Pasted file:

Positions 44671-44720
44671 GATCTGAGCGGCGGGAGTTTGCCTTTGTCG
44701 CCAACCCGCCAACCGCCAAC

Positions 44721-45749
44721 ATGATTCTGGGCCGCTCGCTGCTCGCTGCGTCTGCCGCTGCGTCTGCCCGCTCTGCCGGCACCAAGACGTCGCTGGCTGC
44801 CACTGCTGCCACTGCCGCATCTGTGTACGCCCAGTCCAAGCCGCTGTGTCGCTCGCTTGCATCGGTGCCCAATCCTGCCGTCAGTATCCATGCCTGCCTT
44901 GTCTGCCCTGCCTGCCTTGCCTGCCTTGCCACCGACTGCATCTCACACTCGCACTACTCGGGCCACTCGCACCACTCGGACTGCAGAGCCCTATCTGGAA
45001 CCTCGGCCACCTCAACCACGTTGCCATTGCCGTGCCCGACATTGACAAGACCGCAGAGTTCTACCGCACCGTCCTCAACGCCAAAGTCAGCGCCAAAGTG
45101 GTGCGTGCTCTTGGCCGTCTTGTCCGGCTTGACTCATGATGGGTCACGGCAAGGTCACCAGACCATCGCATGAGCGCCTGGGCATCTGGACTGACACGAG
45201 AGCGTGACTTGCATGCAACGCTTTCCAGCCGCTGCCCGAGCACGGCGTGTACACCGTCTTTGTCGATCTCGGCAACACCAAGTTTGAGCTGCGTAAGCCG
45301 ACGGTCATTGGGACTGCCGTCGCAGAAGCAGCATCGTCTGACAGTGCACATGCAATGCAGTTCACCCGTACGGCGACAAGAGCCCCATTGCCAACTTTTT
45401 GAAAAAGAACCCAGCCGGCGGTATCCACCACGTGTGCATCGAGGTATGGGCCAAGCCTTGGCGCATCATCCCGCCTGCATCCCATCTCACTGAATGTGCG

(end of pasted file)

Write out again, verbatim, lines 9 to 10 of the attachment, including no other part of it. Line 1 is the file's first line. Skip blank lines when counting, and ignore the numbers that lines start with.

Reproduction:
45101 GTGCGTGCTCTTGGCCGTCTTGTCCGGCTTGACTCATGATGGGTCACGGCAAGGTCACCAGACCATCGCATGAGCGCCTGGGCATCTGGACTGACACGAG
45201 AGCGTGACTTGCATGCAACGCTTTCCAGCCGCTGCCCGAGCACGGCGTGTACACCGTCTTTGTCGATCTCGGCAACACCAAGTTTGAGCTGCGTAAGCCG